B S Raghavan

Is there anything called stress?

B. S. Raghavan | Updated on December 27, 2012

Angela Patmore became famous some years ago by writing a book The Truth about Stress by debunking all talk of stress. Her theme was that “stress phobia” was deliberately whipped up by the “stress management industry” as a means of minting money.

She called it a “deluded condition” into which millions of workers, office-goers and householders round the world were unnecessarily pushed to bloat the stress industry’s bottom line or to enable quacks and godmen to get away with touting their nostrums and mantras.

According to her, stress was poorly defined, and the marketing methods of services to manage it were often dubious, especially when there was nothing there to manage. In short, stress and stress management were bogeys par excellence.

There is undeniably a school of thought which holds that stress is entirely self-inflicted in the sense of being the result of one being all the time conscious of it.

One can always find ways of working oneself up if one was determined to do so. Strange as it may seem, there are people in our midst who find great pleasure in wallowing in synthetic misery and self-pity.

Is stress, then, to be dismissed as the figment of a morbid imagination? By implication, is it something, if it is anything, that will go away if we do not make the mistake of thinking that it is there?


Again, there are millions who will answer that stress is real and will point to umpteen research papers to prove its connection with disorders of the brain, mind, heart and what have you. For them, every place and every function is a source of stress: Home, office, hotel, hospital, airport, rail station, buying, selling. The state of anticipating some thing — travel, marriage, meeting — even when everything is going smoothly is for them the most stressful of all.

Among those who say stress is real are also those who claim that it is actually good for your health. For them, adrenalin is the essence of life, and relaxation atrophies one’s faculties and reflexes. That is the foundation of the doctrine or dogma called eustress.

Management theorists have propounded the concept of “stretch targets”, “pressure cooker” mind, and so on to establish the proposition that solutions to problems become easier to find when the time given to come up with them is less than what it normally takes. That helps one not to get into the pitfalls of “paralysis by analysis” and “activity without action”.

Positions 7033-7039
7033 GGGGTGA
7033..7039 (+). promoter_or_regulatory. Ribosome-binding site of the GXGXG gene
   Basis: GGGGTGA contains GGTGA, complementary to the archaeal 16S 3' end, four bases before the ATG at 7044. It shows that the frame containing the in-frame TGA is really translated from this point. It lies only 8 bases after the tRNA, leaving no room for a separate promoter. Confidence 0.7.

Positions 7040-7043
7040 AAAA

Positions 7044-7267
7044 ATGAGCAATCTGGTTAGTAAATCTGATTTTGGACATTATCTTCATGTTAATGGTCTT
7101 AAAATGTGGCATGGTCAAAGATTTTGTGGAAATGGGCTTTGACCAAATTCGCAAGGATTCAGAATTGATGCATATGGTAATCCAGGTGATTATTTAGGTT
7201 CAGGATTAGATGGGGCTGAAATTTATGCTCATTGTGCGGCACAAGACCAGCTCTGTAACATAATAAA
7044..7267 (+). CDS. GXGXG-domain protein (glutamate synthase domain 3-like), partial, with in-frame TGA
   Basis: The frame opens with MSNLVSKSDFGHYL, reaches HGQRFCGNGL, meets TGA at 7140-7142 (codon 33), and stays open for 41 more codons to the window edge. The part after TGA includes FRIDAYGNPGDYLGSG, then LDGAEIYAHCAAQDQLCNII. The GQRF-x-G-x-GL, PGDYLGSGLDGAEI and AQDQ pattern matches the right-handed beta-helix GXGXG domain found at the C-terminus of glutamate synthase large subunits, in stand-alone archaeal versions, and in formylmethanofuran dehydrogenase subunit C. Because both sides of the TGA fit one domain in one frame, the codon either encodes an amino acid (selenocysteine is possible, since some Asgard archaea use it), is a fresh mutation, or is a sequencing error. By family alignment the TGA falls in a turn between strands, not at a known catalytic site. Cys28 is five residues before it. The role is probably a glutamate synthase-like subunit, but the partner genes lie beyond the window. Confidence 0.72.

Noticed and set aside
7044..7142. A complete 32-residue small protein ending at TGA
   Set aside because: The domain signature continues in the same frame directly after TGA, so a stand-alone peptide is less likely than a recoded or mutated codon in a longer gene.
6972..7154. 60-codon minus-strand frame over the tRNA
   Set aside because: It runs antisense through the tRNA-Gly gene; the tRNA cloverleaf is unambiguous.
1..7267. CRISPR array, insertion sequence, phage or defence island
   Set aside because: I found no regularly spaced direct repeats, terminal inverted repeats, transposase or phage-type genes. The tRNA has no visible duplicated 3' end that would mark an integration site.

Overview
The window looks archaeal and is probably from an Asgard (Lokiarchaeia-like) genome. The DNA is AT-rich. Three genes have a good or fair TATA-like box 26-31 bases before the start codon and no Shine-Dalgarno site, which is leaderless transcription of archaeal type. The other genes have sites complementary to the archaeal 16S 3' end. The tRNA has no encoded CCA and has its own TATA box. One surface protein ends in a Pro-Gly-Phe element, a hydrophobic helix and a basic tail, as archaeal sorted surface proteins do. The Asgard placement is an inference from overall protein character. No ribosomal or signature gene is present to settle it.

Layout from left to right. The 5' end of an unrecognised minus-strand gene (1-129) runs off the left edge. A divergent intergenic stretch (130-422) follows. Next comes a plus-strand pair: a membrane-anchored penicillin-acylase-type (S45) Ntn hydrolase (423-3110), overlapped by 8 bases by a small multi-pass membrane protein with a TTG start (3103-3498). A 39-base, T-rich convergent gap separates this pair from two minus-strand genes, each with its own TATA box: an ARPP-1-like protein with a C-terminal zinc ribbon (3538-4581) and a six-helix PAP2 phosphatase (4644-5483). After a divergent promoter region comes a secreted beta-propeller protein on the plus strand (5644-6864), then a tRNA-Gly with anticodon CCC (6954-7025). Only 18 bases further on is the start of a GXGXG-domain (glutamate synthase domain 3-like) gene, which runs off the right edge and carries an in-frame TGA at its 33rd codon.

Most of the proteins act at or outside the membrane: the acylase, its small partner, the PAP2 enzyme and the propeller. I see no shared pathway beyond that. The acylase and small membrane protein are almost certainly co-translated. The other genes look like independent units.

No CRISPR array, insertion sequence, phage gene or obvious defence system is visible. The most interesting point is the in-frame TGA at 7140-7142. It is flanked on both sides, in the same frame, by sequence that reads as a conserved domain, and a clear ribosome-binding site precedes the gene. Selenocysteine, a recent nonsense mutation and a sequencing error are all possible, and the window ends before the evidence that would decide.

One of the common assumptions is that higher level executives are apt to end up as victims of chronic stress. But no, the opposite, says a paper titled “Leadership Is Associated with Lower Levels of Stress”. (It is part of the proceedings of the US National Academy of Sciences and quoted in the Strategy+Business web site.)


The finding, based on two experiments — one of leaders with non-leaders and the other among leaders of various levels of responsibilities — is that “despite the heightened responsibilities and time demands associated with leadership, managers who oversee other employees experience less stress — as measured by biological and psychological tests — than lower-level workers. And the more power and control leaders have, relative to managers farther down the corporate hierarchy, the less anxiety they feel.”

There are innumerable seminars and workshops conducted, and books published, on stress management techniques. The American Heart Association has formulated the following “stress stoppers”: Count 10 before speaking; take five deep breaths; walk away from likely stress situations; go for a walk; say “sorry” if you made a mistake; set the watch 10 minutes ahead and arrive earlier than the time given; do one thing at a time; drive slow and avoid congested roads; smell a rose, hug a loved one and smile at whomever you see.

I like hugging as the best of the lot. For two cents worth, I may add my own prescriptions as well: Do that task first which you feel like postponing; do not evade, avoid, or escape from, what you consider unpleasant, go for it with supreme confidence in yourself; take time by the forelock — early rising, say, at 4 a.m., ( Brahma muhurtham — Hour of the Gods) as Mahatma Gandhi did, helps you to attend to demands on you in a cool, calm, collected, focused manner without any sort of disturbance or tension.

Published on December 27, 2012

Follow us on Telegram, Facebook, Twitter, Instagram, YouTube and Linkedin. You can also download our Android App or IOS App.

This article is closed for comments.
Please Email the Editor


This article is closed for comments.
Please Email the Editor